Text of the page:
simulated by the ATSbased models with the SMAP setting (i.e., ) are found lower than observations during the latemonsoon (Figure 10, RMSE of 28.7 K in Table 4) and postmonsoon periods (Figure S8, RMSE of 26.9 K in Table 4). By contrast, moderate underestimations are seen for simulations (Figure 10, Figure S8) with RSME of 9.7 K and 13.3 K (Table 4) for the latemonsoon and postmonsoon periods, respectively. This may explain why only is used in SMAP soil moisture retrieval algorithms [79], which might be due to its less sensitivity to changes of surface roughness (see a narrower dynamic range of simulations than in Figure 9, and (50°) simulation results in Section 4 of the supplementary materials). The similar finding is also reported by [80]. simulated by the ATSbased models with the SMOSCMEM setting (i.e., =0.77) are found close to observations during the latemonsoon and postmonsoon periods ( in Table 4) but do not have observed strong diurnal variations (Figure 10, Figure S8). Furthermore, the fixed roughness parameter cannot capture temporal variations in roughness characteristics related to changing surface conditions driven by the weather system, especially during the soil freezethaw transition period. In contrast, the proposed ATS model in this study (see Section 4.1) has the potential to reflect the dynamics of dielectric roughness related to surface conditions, which is important for improving SM retrievals at the global scale.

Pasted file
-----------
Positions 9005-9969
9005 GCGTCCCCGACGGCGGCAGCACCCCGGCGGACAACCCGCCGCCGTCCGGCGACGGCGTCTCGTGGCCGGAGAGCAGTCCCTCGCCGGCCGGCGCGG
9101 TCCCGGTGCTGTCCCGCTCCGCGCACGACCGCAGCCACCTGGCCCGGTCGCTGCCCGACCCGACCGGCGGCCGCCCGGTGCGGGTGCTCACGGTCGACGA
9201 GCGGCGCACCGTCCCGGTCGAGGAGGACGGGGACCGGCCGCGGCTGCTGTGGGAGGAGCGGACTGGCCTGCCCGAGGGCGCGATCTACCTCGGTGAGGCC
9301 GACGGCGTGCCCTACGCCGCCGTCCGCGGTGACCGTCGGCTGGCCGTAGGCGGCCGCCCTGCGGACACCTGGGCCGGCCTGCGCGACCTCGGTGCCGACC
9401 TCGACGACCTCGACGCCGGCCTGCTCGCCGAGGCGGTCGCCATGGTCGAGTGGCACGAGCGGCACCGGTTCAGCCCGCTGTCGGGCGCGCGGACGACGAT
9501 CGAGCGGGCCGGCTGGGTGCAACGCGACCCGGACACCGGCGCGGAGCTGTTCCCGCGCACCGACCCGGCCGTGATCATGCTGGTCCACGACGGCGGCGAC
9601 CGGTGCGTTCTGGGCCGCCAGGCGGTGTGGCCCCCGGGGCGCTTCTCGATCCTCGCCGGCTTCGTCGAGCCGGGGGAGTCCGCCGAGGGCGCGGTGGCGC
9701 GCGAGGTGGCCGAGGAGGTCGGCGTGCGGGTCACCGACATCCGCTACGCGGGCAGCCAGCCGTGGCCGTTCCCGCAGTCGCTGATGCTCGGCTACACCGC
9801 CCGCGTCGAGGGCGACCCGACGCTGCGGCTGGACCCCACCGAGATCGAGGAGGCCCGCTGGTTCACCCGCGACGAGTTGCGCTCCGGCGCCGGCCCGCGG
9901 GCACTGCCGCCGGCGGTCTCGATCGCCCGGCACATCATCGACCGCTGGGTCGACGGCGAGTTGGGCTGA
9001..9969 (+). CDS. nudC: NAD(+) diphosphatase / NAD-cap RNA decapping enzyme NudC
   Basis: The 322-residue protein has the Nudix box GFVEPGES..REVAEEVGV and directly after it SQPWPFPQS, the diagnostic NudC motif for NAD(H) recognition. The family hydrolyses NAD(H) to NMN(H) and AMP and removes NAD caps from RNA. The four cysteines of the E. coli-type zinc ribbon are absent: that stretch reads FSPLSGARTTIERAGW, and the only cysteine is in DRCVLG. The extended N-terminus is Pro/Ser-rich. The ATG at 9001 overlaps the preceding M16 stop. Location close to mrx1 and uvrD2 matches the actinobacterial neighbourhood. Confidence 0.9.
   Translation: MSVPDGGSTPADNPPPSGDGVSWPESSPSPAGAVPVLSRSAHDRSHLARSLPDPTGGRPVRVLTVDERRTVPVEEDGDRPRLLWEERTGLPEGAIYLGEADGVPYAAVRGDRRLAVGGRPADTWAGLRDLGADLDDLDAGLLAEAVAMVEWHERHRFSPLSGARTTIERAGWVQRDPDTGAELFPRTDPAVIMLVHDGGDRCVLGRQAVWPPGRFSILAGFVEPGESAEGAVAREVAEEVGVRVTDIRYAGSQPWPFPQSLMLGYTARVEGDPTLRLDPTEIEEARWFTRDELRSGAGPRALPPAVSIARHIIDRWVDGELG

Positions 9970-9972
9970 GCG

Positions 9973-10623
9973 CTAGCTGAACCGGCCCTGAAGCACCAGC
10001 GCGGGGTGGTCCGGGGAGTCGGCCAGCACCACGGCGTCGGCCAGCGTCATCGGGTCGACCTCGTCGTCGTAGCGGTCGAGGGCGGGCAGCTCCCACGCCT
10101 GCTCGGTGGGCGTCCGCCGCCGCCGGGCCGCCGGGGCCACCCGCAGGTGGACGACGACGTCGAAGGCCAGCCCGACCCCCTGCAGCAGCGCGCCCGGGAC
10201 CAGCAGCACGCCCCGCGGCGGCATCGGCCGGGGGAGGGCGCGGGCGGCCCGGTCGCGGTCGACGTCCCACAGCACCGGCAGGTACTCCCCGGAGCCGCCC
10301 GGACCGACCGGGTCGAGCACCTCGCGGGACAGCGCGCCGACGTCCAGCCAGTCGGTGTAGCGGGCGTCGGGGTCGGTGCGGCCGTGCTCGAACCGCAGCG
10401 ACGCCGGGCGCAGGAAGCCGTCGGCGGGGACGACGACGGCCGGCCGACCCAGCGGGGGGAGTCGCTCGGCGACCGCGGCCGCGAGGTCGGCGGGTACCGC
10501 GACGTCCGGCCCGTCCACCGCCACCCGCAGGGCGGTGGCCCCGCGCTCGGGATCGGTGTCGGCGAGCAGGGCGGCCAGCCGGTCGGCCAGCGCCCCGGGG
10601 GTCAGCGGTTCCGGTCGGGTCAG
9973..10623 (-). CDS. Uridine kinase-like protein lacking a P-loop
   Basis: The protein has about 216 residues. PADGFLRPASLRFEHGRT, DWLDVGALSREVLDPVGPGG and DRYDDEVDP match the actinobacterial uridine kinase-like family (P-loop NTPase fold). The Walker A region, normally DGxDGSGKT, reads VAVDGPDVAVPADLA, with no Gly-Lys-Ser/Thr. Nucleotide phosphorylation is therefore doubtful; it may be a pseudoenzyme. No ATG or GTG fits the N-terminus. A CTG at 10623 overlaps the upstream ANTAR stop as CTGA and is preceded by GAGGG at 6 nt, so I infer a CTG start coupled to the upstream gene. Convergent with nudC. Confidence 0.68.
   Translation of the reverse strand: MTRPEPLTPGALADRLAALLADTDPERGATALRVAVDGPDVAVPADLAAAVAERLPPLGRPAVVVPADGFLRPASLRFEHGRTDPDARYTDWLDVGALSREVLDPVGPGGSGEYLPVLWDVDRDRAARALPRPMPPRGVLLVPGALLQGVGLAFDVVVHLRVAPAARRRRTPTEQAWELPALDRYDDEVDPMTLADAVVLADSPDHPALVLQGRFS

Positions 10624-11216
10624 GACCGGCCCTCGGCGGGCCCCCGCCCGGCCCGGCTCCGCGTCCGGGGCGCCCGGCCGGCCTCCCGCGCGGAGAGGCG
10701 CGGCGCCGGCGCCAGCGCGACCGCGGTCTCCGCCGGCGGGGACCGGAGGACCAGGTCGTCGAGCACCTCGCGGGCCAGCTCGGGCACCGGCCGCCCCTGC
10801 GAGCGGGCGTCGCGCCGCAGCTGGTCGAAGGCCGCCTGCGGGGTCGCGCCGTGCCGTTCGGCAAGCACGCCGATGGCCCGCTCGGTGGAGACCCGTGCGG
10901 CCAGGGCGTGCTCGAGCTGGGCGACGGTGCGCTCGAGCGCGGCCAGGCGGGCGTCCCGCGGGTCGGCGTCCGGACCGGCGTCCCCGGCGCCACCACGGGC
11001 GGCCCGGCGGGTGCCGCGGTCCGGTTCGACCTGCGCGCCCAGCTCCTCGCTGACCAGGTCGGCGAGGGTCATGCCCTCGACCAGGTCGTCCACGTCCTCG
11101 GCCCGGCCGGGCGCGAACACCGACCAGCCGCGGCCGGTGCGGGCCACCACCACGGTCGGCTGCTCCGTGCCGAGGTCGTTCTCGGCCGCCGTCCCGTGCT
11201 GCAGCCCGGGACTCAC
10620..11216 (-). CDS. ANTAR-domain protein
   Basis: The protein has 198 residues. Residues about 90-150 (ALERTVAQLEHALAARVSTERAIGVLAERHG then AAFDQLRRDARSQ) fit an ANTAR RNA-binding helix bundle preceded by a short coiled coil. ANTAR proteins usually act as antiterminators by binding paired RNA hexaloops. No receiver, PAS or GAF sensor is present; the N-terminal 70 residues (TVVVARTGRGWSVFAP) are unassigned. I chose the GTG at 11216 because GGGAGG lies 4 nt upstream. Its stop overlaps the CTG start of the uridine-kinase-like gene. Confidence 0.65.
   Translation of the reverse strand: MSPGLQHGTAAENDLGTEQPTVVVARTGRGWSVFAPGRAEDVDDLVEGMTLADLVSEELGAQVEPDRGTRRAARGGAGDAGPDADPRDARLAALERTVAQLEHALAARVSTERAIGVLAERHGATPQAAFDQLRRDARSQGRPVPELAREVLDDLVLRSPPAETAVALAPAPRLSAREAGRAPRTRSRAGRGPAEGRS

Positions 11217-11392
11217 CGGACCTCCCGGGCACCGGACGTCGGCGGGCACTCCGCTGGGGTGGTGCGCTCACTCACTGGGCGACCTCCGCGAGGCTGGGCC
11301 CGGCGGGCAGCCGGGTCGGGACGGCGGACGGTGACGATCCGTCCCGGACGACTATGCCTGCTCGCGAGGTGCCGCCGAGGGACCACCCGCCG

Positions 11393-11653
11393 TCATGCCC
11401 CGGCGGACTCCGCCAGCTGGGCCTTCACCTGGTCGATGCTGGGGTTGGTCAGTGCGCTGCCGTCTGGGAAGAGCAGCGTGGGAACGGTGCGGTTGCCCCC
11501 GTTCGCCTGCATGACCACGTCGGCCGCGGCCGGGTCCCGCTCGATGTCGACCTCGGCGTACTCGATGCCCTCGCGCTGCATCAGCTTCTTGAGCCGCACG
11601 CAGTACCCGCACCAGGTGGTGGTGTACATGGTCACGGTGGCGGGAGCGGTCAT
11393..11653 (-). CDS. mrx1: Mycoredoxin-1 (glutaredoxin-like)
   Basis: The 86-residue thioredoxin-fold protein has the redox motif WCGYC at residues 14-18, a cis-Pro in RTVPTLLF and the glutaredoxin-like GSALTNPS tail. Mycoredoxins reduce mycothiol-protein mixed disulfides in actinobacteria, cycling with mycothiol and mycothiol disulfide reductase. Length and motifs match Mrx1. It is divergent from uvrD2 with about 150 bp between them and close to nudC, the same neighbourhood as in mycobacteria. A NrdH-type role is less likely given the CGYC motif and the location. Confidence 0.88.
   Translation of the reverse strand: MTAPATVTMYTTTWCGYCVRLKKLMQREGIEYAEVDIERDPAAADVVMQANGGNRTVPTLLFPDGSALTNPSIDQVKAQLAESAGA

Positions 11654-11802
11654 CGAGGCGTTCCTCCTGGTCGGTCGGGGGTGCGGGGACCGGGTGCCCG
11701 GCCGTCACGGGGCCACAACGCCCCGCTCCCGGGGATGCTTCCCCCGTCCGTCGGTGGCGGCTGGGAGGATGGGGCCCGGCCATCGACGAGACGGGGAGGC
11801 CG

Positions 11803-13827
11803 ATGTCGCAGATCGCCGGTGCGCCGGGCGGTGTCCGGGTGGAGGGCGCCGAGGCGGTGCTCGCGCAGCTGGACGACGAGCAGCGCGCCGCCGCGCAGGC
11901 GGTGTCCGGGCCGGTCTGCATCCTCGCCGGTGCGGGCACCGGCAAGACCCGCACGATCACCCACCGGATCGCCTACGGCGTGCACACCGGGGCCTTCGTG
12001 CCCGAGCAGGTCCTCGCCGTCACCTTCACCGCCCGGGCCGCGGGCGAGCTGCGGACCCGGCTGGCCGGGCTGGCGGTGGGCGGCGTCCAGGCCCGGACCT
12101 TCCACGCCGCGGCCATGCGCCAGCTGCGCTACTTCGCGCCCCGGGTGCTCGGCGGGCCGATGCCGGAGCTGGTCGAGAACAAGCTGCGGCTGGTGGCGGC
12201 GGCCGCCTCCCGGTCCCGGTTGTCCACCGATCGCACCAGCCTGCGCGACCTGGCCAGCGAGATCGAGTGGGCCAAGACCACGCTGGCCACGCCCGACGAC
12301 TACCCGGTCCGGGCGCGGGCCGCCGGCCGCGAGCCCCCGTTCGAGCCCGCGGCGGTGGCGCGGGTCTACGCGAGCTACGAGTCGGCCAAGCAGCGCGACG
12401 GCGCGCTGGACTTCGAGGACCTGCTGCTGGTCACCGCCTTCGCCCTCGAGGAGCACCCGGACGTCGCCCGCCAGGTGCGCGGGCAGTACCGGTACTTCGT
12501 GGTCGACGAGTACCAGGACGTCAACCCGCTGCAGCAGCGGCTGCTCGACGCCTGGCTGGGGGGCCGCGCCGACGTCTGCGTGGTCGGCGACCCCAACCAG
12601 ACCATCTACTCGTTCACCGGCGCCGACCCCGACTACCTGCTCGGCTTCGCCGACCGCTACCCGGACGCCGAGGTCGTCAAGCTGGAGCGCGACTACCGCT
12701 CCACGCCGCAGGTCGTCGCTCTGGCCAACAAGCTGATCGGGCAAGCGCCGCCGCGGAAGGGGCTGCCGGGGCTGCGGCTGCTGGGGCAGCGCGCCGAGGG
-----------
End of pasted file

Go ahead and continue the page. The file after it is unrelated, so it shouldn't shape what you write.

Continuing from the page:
In summary, the enhanced ATS model coupled with the AIEM+TVG model is validated for the use for natural grassland. The proposed ATS model, as a physically based one, is expected to be applied once all parameters are available for the area of interest (e.g., bare soil, cropland, and forest). Parameters such as wavelength and polarization are from sensor configuration. The roughness parameters (i.e., , , and ) are very difficult to estimate but effective ones can be obtained by calibration using satellite backscatter and brightness temperature observations and soil moisture measurements as introduced by [47, 61]. When in situ measurements are not available, the most consistent input of profile SMST can be estimated by using land surface models (LSMs), such as Community Land Model (CLM) [81] and Noah LSM [82], while the simulation results shall be validated to assure the accuracy. Soil texture information can be obtained from global and regional soil maps, for instance, SoilGrids1km [83] suggested for the Tibetan Plateau [38]. It is to note that AIEM used in this study only involves single scattering terms [80]. Once the multiple scattering term is incorporated, the ATS model shall be coupled with the updated version to make the calculation of scattering more realistic.